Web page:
Digital assets, popularly called cryptocurrencies, have been gaining immense steam over the past few years. Indeed, they are the most common examples of blockchain technology today. India alone saw about 20 million people joining the crypto club in 2021. People can barely miss a cryptocurrency-centered headline when they switch to business news. For quite a while, cryptocurrencies, including Bitcoin, have gathered the center stage for various reasons, especially their fluctuating valuation.
With that considered, the accounting rulebook for cryptocurrency has failed to keep pace with today’s environment. So much that experts across geographies have sparked debates and discussions on establishing universally-accepted norms for cryptocurrency accounting.
Trying to Fit Cryptocurrency into Existing Accounting Puzzle
As the generally-accepted accounting principles (GAAP) classify cryptocurrency as an intangible asset, the value can be decreased on a balance sheet with time. Hence, cryptocurrency accounting brings with it various calculation, organizational, and regulatory hurdles that demand immediate attention. As cryptocurrency accounting has no new framed norms, the struggle to fit the disruptive concept in the current ecosystem continues.
Is Cryptocurrency Cash or Cash Equivalent?
While cryptocurrency is also a sort of money, it cannot be accounted for like hard cash. There are two reasons behind this. First, the International Accounting Standard (IAS) 32, considers only readily usable currencies for trading goods and services as money. Sadly, no crypto token can be effortlessly traded for any deliverable. Although several industry giants have begun Bitcoin payments, these digital tokens do not represent legal tender.
The second reason is IAS 7, which defines cash equivalents as short-term, highly liquid assets that holders can readily convert to a certain quantity of money and are subject to risks of changes in value. However, cryptocurrencies fail to tick this checkbox as they are prone to considerable price fluctuations. As such, these digital assets are not cash or cash equivalents that can be accounted for as per the IAS 7.
Is Cryptocurrency a Financial Asset?
The International Financial Reporting Standards (IFRS) 9 considers cryptocurrency as a financial asset at fair value through profit or loss (FVTPL). But even that does not shape up as the norm states that a financial instrument represents hard cash or equity interest that can be used to exchange another financial instrument. And cryptocurrency is none of them. Additionally, the digital token is not an equity or debt security since it does not represent an ownership interest in an entity. As such, cryptocurrency cannot come under the financial asset category.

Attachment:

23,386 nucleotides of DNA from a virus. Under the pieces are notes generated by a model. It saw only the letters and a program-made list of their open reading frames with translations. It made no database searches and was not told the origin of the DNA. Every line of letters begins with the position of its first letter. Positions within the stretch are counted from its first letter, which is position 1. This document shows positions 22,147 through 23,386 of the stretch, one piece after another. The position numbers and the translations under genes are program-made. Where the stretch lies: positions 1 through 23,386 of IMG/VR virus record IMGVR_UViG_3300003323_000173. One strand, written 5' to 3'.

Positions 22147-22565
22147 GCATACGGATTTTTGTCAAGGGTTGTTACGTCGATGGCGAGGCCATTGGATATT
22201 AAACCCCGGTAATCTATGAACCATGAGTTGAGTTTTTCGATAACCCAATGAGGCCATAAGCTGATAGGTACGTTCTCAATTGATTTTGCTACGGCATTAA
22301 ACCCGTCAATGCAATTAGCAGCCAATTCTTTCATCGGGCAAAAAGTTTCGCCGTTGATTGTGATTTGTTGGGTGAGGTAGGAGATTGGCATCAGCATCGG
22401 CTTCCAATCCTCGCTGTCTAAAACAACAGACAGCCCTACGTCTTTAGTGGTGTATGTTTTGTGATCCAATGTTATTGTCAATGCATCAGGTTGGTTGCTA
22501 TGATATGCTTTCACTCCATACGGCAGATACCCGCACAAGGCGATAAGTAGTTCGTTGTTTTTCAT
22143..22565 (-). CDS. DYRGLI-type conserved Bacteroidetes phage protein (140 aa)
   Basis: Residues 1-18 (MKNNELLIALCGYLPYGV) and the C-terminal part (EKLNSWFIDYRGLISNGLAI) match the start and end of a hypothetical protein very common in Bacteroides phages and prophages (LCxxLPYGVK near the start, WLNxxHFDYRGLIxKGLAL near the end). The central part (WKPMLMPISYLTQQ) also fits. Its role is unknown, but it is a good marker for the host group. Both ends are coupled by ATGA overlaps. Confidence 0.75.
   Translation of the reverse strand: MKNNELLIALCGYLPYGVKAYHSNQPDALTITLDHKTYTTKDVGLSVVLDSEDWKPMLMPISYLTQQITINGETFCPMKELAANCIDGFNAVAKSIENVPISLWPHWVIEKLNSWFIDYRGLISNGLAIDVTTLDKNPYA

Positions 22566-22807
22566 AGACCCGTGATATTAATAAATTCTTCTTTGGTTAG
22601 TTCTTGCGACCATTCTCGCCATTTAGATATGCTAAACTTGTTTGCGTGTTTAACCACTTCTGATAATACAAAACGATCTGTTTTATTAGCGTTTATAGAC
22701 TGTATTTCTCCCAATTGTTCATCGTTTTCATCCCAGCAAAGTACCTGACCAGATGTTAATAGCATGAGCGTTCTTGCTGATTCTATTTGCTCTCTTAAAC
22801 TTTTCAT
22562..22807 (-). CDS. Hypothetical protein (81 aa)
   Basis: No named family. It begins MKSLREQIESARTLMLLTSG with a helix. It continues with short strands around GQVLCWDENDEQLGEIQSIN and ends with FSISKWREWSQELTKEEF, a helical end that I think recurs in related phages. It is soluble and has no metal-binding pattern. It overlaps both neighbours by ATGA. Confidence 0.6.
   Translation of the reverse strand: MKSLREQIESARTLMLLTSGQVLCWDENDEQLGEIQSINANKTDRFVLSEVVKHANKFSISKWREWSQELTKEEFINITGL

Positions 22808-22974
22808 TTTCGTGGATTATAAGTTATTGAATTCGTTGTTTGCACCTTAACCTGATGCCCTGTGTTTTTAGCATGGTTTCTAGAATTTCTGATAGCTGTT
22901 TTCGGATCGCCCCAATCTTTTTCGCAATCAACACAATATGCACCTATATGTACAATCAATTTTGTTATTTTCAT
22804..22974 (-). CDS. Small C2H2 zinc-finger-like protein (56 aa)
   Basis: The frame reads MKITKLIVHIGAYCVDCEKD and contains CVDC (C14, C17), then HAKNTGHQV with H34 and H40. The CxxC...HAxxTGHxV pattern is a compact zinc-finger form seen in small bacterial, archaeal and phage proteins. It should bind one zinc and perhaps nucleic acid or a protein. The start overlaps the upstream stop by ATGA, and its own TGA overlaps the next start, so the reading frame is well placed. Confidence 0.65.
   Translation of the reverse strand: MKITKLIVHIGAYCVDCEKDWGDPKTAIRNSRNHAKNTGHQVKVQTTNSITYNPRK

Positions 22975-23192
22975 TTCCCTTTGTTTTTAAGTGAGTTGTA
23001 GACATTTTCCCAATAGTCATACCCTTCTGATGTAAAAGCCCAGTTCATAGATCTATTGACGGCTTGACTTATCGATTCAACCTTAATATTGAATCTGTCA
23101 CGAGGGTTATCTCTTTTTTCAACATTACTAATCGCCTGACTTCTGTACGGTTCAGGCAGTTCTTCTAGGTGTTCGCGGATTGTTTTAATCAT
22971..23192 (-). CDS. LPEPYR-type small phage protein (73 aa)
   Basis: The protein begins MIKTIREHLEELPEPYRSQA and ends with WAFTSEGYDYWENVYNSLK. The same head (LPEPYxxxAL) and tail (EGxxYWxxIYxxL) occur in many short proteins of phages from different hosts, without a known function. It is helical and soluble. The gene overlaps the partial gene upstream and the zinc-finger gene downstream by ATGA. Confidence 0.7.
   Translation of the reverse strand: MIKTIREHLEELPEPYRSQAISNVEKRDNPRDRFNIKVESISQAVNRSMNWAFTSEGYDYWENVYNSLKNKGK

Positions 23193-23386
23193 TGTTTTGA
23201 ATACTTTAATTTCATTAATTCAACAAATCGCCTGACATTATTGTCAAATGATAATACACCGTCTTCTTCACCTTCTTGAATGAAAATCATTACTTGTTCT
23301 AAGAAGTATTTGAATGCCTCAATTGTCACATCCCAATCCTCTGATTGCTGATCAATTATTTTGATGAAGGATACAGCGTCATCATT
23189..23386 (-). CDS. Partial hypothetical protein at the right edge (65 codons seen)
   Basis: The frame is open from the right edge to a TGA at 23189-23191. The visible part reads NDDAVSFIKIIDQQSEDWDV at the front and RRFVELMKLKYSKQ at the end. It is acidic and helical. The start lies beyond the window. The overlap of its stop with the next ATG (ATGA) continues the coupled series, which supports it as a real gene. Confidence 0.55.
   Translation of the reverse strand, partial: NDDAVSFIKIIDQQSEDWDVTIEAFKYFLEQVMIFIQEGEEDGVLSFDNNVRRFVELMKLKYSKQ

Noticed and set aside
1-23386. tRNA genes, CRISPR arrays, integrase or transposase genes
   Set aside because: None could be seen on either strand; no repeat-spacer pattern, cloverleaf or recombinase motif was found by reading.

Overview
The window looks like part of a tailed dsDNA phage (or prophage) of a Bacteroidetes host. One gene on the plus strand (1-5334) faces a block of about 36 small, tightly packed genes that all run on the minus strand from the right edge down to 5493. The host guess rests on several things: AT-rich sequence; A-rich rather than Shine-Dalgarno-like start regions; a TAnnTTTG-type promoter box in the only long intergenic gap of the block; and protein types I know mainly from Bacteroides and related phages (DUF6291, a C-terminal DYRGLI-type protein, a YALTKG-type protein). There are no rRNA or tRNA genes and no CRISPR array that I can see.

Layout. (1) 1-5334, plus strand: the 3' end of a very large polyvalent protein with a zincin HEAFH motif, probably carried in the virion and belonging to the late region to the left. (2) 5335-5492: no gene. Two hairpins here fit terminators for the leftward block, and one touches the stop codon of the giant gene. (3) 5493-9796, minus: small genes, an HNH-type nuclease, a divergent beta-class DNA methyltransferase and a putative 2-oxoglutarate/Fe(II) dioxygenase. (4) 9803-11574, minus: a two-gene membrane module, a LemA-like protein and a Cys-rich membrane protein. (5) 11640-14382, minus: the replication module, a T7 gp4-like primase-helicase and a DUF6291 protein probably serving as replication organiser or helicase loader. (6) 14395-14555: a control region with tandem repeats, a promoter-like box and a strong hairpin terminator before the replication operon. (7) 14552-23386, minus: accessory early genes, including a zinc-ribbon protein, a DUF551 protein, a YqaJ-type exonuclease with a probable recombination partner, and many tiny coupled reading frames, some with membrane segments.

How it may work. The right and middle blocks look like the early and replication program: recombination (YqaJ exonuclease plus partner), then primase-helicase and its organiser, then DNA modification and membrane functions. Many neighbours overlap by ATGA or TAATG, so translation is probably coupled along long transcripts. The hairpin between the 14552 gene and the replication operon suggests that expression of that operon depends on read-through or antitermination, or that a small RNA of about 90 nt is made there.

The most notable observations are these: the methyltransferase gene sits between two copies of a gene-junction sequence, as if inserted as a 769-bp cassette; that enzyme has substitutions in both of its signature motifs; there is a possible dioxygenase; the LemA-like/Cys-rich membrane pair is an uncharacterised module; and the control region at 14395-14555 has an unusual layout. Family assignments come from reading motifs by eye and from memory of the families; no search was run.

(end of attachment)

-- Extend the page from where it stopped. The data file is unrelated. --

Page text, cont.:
So, Where Does Cryptocurrency Stand?
Luckily, cryptocurrencies do fulfill the criteria of an intangible asset according to the IAS 38, which mentions that intangible assets are distinguishable non-monetary resources without physical substance. An asset is distinguishable if it is separable or springs from legal or contractual obligations. And it is separable if it can be divided from the entity and exchanged for another distinguishable asset. Hence, cryptocurrencies follow the IAS 38 rule as they can be separated from the holder and traded individually.
Besides, the IAS 38 allows measuring intangible assets at cost or revaluation. In the cost model, accountants can evaluate intangible assets at the cost of acquisition (COA), and are subsequently measured at depreciation or impairment losses. On the other hand, in the revaluation model, accountants can carry intangible assets at a revalued amount if an active market exists for them. Simply put, if there are assets for which no active market exists, accountants should measure them using the cost model instead of the revaluation model.
Cryptocurrency Accountants, Brace for the Impact!
No doubt, cryptocurrency is the new wave in the financial realm. Unfortunately, cryptocurrency accounting is way easier said than done due to the reasons discussed. Nevertheless, with these digital assets rapidly becoming the talk of the town, the demand for accountants well-versed in digital currency trading, payments, and regulations will head north.
For that to happen, the regulatory bodies must clear the air over globally-agreed accounting treatment for cryptocurrency. At the same time, both the cryptocurrency miners and accountants will need to settle the regulations with the policymakers before fitting them inside accountancy.
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2 thoughts on “Cryptocurrency Accounting: Bringing Bitcoin to the Balance Sheets”
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